2. The importance of managers – Employees and employers can often overlook the role of the line-manager. Making sure managers model positive wellbeing behaviours and use their voice to challenge stigma can help employees to open up about their own mental health, likely sooner than they otherwise would. As an employer, making sure regular meetings for managers and their employees are in the diary is key. Moreover, the importance of managers fully understanding the support and packages provided must be reiterated either through regular emails or as part of manager training.

  3. Understand the support available – A group benefits package should provide a host of services to support employees (and their families) at their time of need, however big or small. For example, a Wellbeing Hub provided through Group Income Protection, or an Employee Assistance Programme through Group Life will greatly help employees during times of need.  Contact your provider to ensure you are maximising all the help that is available. Providers often enhance or add new services to their offering, so the new year is a good time to check in with them to ensure you are maximising the support available.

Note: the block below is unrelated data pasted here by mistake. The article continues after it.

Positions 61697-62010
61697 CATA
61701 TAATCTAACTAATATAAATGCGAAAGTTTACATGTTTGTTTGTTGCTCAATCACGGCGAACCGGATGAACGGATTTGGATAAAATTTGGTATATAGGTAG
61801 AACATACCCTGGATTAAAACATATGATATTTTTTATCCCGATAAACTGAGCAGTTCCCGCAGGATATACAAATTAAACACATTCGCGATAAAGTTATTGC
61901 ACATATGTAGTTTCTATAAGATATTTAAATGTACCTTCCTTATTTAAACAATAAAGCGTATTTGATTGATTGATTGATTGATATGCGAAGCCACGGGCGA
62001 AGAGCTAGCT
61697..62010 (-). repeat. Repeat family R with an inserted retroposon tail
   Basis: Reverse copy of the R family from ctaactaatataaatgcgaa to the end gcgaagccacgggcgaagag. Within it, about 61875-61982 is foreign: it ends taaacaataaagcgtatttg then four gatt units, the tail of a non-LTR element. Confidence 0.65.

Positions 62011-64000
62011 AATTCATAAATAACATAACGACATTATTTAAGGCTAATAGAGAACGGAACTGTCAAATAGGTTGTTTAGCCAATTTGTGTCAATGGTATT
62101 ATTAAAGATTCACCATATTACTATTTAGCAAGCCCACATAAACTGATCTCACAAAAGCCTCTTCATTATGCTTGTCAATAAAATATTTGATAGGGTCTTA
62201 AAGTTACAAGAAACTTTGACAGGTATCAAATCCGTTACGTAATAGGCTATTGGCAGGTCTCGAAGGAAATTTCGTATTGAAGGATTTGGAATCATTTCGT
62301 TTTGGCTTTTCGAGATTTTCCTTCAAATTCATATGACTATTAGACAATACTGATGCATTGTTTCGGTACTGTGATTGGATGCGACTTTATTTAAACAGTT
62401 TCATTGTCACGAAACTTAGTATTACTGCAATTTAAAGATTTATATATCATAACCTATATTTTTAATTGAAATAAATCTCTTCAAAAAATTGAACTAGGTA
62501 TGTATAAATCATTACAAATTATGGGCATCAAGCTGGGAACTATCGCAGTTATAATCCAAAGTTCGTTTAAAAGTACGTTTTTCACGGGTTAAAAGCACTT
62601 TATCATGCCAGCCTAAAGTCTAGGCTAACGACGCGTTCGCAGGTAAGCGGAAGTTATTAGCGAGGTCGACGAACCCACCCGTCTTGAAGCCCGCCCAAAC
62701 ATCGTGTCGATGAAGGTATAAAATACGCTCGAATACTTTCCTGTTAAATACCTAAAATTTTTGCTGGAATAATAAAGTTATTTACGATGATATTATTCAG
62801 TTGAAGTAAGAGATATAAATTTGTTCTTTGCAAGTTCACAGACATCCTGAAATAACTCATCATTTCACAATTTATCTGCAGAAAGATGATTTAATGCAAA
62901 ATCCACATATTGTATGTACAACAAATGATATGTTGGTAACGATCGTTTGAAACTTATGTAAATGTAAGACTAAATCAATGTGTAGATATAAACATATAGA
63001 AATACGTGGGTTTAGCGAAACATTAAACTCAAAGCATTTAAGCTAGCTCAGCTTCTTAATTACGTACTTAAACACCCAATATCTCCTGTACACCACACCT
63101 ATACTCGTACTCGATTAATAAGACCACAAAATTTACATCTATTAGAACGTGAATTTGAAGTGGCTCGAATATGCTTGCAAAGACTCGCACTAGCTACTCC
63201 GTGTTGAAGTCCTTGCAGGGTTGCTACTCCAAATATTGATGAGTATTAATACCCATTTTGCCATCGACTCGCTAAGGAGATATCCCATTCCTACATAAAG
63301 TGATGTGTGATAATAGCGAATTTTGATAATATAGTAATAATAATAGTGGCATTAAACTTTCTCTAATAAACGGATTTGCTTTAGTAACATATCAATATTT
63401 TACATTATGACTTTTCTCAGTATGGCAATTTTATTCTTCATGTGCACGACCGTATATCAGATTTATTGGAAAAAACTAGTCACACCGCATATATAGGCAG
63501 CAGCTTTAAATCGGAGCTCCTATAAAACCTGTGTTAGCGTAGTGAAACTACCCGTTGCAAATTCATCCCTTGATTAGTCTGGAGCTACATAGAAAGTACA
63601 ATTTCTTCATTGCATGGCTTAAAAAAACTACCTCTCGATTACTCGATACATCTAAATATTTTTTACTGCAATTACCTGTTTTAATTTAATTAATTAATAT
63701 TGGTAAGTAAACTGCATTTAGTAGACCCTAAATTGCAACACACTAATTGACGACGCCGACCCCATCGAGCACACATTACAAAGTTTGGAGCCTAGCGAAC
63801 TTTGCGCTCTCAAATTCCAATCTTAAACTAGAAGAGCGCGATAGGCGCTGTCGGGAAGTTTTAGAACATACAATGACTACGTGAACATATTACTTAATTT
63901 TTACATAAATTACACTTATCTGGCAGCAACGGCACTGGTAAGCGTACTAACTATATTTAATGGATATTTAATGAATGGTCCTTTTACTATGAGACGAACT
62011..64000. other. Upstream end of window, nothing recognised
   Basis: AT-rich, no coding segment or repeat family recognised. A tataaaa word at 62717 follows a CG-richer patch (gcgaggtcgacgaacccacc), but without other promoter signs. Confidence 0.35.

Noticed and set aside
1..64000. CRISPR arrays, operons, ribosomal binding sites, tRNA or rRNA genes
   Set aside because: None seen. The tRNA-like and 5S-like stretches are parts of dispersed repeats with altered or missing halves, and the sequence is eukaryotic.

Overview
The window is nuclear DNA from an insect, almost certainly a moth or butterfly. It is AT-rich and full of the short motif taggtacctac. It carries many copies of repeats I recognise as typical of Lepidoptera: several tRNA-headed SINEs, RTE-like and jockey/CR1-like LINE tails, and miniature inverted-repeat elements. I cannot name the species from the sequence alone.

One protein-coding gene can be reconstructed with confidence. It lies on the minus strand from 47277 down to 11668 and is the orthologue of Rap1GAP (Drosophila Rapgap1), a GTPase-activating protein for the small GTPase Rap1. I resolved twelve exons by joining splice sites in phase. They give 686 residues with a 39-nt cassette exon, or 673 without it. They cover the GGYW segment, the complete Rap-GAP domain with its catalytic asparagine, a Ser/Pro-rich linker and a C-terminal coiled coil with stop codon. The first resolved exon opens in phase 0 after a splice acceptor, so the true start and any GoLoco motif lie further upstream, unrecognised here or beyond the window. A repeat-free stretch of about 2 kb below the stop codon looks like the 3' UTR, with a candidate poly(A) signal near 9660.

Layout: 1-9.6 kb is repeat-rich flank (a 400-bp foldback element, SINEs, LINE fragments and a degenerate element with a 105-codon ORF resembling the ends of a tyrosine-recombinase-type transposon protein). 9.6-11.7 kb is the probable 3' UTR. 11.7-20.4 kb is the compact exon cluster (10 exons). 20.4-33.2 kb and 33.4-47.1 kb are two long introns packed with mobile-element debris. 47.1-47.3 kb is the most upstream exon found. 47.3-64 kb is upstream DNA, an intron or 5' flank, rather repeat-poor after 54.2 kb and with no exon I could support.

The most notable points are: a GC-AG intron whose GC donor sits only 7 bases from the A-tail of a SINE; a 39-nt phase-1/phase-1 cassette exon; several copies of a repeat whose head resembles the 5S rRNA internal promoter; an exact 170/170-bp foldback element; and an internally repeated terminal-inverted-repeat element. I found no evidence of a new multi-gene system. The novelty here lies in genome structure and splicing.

With this in mind, employers should make sure these packages available are clearly signposted and accessible, this could be through a quarterly email reiterating these packages or by running through what is available at a meeting. With the growth of hybrid working, ensure you have a mix of communication channels to disseminate your messages. Also, consider that in most instances, employees will need to access information outside of working hours, so an app or hard copies can be helpful as a point of reference.

You are currently previewing this article.

This is the last preview available to you for the next 30 days.

To access more news, features, columns and opinions every day, create a free myGrapevine account.